“So far as Syria is concerned, it is France and not Turkey that is the enemy.” – T. E. Lawrence, February 1915.
It was a curious comment by the oddball but unarguably brilliant British agent and scholar, Thomas Edward Lawrence. The time was World War I, and England and France were locked in a death match with the Triple Alliance, of which Ottoman Turkey was a prominent member. But it was nonetheless true, and no less now than then. In the Middle East, to paraphrase William Faulkner, history is not the past; it’s the present.
In his 1915 letter, Lawrence was describing French machinations over Syria, but he could just as well have been commenting on England’s designs in the region, which Allied leaders in World War I came to call “The Great Loot”—the imperial vivisection of the Middle East.
As Iraq tumbles into a yet another civil war, it is important to remember how all this came about, and why adding yet more warfare to the current crisis will perpetuate exactly what the “Great Loot” set out to do: tear an entire region of the world asunder.
Divide and Conquer
They are names most people have never heard of, like Sixth Baronet of Sledmere Mark Sykes and French diplomat Francois Georges-Picot. In 1915, these two mid-level diplomats created a secret plan to divvy up the Middle East. Almost a century later that imperial map not only defines the region and most of the players, but continues to spin out tragedy after tragedy, like some grotesque, historical Groundhog Day.
In 1915, the imperial powers’ major goal in the Middle East was to smother any expression of Arab nationalism and prevent any unified resistance to the designs of Paris and London. France wanted Greater Syria, Britain control of the land bridges to India. The competition was so intense that even while hundreds of thousands of French and British troops were dying on the Western Front, their secret services were blackguarding one another from Samarra to Medina, maneuvering for position for when the Ottoman Empire finally collapsed.
The Sykes-Picot Agreement was the compromise aimed at ending the internecine warfare. France would get Greater Syria (which it would divide to create Lebanon), plus zones of influence in northern Iraq. Britain would get the rest of Iraq and Jordan and establish the Palestine Mandate. All of this, however, had to be kept secret from the locals, whom the British and French incited to rebel against imperial Ottoman rule even as they plotted to impose their own.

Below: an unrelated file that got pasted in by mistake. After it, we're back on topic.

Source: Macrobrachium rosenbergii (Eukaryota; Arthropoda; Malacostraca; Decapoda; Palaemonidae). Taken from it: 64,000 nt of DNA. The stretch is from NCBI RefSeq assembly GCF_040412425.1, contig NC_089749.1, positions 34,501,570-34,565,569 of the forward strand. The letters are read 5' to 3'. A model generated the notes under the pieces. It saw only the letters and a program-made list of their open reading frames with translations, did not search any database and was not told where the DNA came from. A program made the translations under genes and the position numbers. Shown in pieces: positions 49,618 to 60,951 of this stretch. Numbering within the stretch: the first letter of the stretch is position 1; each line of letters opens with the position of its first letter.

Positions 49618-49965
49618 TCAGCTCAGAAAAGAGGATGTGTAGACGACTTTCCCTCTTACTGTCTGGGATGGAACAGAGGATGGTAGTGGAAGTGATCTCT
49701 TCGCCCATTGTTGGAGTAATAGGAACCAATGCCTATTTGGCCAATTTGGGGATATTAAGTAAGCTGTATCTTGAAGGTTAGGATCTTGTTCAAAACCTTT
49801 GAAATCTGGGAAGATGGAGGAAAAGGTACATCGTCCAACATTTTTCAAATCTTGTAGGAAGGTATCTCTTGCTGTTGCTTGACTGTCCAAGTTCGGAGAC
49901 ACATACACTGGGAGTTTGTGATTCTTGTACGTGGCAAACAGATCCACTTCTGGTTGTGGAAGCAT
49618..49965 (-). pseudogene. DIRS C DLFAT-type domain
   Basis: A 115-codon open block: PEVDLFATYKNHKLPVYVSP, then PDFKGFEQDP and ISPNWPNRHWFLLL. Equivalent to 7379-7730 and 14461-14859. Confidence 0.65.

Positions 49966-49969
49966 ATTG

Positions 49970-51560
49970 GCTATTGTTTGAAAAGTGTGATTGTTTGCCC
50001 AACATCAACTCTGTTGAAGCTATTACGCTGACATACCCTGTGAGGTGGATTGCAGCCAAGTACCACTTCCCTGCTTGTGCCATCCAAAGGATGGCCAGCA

The Arabs thought they were fighting for independence, but London and Paris had other designs. Instead of the lands between the Tigris and Euphrates rivers and access to the Mediterranean the Arabs had been promised, they would get the sun-blasted deserts of Arabia and the rule of monarchs, who were easy to buy or bully.
However, to run such a vast enterprise through the use of direct force was beyond the power of even London and Paris. So both empires transplanted their strategies of exploiting religion, sect, tribe, and ethnicity—which had worked so well in Indochina, India, Ireland, and Africa—to divide and conquer, adding to it a dash of chaos.
The French put the minority Christians in charge of Lebanon to keep down the majority Sunnis and Shiites. They recruited the minority Alawite Shiites in Syria to head up the army that ruled over the majority Sunnis, while the British installed a Sunni king in Iraq to rule over the country’s majority Shiites. In Palestine the British used Zionism much as they were using Protestantism in Northern Ireland to keep down the native Catholic Irish and keep both communities divided. Communities ended up fighting one another rather than their imperial masters, which, of course, was the whole point of the matter.
Now those demons are on the loose.
Names on the Ledger
There are new players in the Middle East since Sykes and Picot drew up their agreement. Washington and Israel were latecomers, but eventually replaced both imperial powers as the major military forces in the region.
The enemy of the “Great Loot” was secular nationalism, and the United States, France, and Britain have been trying to overthrow, isolate, or co-opt secular regimes in Iraq, Syria, Egypt, and Libya since they first appeared. The rationale for the hostility is that secular regimes were run by dictators. Many have been, but they’re arguably no worse than the Wahhabi fanatics in Saudi Arabia or the monsters the Gulf monarchies have nurtured in Syria and northern Iraq.
Why is Syria a dictatorship when Saudi Arabia is not? This past February, the kingdom passed a law equating anything offends “the nation’s reputation or its position”—including dissent, the exposure of corruption, and campaigns for reform—with “terrorism.”